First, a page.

For a nearly 30-year-old European film, The Vanishing looks terrific on Blu-ray. The 1.66:1 picture is so clear, sharp, and detailed. Close scrutiny reveals some minor imperfections, but they are not enough to rank this transfer as anything less than great. The LPCM 1.0 monaural soundtrack presents the film's mix of Dutch, French, and a tiny bit of English dialogue without any problems. The white English subtitles are easily read and grammatically sound.

Four months before passing away, writer-director George Sluizer recorded this interview reflecting on "The Vanishing." Johanna ter Steege, now 53, reveals she was all ready to quit "The Vanishing." Instead, this debut would win her a European Film Award.

BONUS FEATURES, MENUS, PACKAGING and DESIGN

The Blu-ray includes three HD video extras. First up come two English language interviews have been produced for this release. "George Sluizer on The Vanishing" (19:05) collects the director's reflections on making the movie.

Taped in May at his house, this could very well be the filmmaker's final interview. He discusses everything from casting to having difficulty securing a distributor.

Next, "Johanna ter Steege on The Vanishing" (14:24) gets the actress' recollections on getting the role, making the most of her 11 minutes of screentime, and being mistreated by co-star Bernard-Pierre Donnadieu.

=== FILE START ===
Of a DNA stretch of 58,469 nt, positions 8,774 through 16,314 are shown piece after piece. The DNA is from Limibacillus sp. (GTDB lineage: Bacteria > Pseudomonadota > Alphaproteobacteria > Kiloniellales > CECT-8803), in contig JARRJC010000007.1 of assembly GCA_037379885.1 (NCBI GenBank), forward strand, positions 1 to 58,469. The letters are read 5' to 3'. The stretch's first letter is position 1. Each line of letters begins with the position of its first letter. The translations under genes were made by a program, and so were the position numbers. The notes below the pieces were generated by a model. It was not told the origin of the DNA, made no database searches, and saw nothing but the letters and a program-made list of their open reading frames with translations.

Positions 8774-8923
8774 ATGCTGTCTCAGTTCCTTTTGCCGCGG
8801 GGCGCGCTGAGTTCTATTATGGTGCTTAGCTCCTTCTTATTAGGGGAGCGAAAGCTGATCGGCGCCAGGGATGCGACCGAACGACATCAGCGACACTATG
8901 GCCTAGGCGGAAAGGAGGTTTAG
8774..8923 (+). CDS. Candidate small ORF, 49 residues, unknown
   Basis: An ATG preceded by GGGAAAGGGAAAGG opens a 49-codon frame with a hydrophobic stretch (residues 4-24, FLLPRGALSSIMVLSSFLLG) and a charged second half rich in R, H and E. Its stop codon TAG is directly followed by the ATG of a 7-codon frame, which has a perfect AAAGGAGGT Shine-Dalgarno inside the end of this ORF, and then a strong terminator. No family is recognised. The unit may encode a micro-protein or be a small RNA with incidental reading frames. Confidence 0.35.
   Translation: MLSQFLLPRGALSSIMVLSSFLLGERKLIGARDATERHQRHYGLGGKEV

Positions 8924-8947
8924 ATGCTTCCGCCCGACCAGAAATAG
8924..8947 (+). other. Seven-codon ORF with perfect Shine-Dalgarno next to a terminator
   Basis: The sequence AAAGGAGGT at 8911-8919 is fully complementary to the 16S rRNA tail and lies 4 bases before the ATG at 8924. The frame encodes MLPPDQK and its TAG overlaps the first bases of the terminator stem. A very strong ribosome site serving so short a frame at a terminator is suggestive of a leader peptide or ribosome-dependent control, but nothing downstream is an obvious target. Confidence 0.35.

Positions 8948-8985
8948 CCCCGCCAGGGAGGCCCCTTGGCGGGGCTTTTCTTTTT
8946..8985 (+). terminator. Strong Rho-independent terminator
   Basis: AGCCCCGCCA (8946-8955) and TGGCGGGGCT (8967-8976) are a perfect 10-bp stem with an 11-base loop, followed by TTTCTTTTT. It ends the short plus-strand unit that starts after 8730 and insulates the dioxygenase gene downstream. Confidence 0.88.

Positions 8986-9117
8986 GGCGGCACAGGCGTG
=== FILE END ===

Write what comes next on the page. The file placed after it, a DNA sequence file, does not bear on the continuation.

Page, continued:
Finally, we get the one item that joined The Vanishing on DVD: its 1989 French theatrical trailer (1:32), which calls the movie The Man Who Wanted to Know.

It seems like Red Desert Penitentiary, a little-known 1985 English language spoof of Hollywood filmmakers that Sluizer adapted from another Krabbé story, might have been a relevant inclusion, but either it was too tonally different or just not viable to clear. With just 16 votes on IMDb, it is Sluizer's most obscure feature as director.

The menu plays finite score and sound effects while a blue candle light flickers amidst blackness (a spoiler you couldn't recognize as one until finishing the movie). As always, Criterion kindly authors the disc to support bookmarks and to resume unfinished playback of anything and everything.

The final extra is found inside the clear keepcase, whose new cover art takes meaning with distance or squinting. A booklet unfolds to 8 pages, half of which go to credits, acknowledgements, transfer information, and a cover. The other four pages go to "The End of the Road", a rewarding new essay by Variety film critic Scott Foundas which replaces the original DVD's Kim Newman essay.

Raymond Lemorne (Bernard-Pierre Donnadieu) dials up his creep factor to 11 in this shot from the closing scene of "The Vanishing" ("Spoorloos").

CLOSING THOUGHTS

The Vanishing is a gripping mystery thriller. Creative, nonlinear, and chilling, this film is likely to stick with you long after its dated end credits score concludes.

Criterion's Blu-ray treats the film to a masterful restoration. Though bonus material is scant, the mostly new supplements make for valuable and worthwhile company.

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Reviewed October 29, 2014.



Text copyright 2014 DVDizzy.com. Images copyright 1988 StudioCanal and 2014 Janus Films, The Criterion Collection.